Ship sensors monitor for every kind of signal known.
Ship senors are primarily passive detection devices, so they are simply waiting for the blip to appear on the scope, identify it, and measure it.
I think the question raised here about the effective range of sensors over light years is a compelling one. In Star Trek, speed, distant, and time were never monitored carefully to create anything resembling a science fiction continuity.
Distant in Star Trek is relative to plot. This means that the story is written and the details are filled in; they are not driving the story. And this is different from almost all other science fiction, driving we the fans a little squirrely.
Implied in your question is the notion that "isn't it kind of a little ridiculously lucky that they found this guy buried in a desert with their sensors and it just so happened to be another Soong type Android?"
I think the writers intended you to be skeptical. As I recall, B-4 was placed their by Shizon to lure Captain Picard. And so, it was ridiculously lucky and you are right to be skeptical. (Except, it wasn't actually lucky at all -- It was a trap!)
However, on the flip side of the coin, as PointlessSpike mentioned, positrons are not naturally occurring. In Star Trek, rare things are always easier to scan for. (This seems to be a truth in regular life as well. The person acting strangely always stands out in a crowd. We notice the one woman wearing bright red lipstick.) Therefore, positrons are discernible on Star Trek sensors at "great distances." But remember, distance is relative to plot. Frankly, I think several star systems away (easily 15-50 light years) strains credulity even if distance is relative to plot. I can't think of one instance in Star Trek where such fine detail (such as the location of a head) is discernible over a distance greater than the distance from orbitting Starship to a planet.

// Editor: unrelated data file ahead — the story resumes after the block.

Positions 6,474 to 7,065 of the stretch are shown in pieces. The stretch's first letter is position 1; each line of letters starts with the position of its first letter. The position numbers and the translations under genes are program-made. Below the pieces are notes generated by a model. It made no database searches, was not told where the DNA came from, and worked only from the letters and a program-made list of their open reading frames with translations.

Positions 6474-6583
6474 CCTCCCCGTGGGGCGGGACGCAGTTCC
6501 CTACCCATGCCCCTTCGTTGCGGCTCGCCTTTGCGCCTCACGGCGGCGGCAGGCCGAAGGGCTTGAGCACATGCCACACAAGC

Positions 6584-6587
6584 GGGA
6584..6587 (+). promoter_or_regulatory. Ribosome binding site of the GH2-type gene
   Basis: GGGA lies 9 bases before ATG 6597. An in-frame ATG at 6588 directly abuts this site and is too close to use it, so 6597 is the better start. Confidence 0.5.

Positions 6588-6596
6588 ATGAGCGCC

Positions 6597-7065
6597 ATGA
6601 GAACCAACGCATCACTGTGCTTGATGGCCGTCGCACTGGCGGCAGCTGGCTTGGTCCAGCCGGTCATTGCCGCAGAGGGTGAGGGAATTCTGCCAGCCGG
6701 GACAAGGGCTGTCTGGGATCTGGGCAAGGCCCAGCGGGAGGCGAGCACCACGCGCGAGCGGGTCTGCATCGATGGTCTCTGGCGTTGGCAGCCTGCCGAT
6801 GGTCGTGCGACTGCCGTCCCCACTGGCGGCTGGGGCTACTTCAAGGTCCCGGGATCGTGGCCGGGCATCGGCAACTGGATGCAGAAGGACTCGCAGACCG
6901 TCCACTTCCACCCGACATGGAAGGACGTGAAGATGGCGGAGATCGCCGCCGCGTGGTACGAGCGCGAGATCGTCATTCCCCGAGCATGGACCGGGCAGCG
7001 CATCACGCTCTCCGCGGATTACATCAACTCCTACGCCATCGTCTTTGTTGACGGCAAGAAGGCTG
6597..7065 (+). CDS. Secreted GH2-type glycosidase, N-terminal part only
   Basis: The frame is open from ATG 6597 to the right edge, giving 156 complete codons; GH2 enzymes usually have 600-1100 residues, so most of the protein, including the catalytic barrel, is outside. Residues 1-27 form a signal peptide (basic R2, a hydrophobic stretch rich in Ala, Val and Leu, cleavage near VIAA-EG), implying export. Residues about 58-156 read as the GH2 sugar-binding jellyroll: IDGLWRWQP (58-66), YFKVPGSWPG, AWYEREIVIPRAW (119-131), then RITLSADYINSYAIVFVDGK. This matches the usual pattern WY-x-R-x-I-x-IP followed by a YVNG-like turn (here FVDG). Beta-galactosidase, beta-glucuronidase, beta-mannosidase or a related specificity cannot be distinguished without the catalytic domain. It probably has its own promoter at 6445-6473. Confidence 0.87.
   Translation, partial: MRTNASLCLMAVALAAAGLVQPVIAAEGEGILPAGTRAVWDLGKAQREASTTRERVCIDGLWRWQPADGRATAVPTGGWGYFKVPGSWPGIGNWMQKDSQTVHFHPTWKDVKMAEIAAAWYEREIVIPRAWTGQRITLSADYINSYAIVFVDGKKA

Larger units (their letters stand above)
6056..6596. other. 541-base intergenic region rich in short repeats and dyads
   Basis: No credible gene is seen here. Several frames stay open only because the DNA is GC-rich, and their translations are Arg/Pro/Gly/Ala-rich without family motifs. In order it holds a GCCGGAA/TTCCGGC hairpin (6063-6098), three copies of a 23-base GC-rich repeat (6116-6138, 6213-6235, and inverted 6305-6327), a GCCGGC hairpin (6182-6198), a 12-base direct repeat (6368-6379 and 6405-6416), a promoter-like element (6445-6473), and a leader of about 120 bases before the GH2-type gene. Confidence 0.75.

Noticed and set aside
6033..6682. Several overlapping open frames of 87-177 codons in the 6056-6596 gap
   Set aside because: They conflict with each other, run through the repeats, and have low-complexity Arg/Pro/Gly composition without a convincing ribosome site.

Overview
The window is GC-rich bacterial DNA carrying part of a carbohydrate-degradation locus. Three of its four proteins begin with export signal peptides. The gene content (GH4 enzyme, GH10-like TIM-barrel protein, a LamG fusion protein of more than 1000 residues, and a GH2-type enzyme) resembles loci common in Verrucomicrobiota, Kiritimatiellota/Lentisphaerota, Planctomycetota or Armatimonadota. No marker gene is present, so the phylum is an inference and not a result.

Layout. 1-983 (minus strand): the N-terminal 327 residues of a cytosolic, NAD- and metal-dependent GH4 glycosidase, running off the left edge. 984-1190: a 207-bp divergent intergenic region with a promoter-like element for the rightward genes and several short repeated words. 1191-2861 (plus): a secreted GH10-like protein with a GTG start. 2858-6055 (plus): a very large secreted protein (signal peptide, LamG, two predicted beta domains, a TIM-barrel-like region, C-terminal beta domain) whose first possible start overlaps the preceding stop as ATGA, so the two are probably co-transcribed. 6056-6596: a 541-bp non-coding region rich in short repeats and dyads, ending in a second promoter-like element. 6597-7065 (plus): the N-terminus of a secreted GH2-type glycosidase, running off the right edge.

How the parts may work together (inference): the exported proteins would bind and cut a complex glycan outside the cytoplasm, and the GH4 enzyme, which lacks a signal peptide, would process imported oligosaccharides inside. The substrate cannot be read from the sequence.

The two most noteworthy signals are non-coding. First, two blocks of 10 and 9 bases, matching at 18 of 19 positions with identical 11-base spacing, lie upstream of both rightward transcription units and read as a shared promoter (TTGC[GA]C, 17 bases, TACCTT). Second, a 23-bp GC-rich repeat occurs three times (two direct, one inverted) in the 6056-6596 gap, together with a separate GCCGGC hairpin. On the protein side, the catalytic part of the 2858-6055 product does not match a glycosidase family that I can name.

It would be far more believable to find the android floating in deep space. In this case, there would be no noise and interference from THE PLANET. The ship could have followed faint positron emissions like bread crumbs through space until the android was found.
But at the end of the day, it is subjective.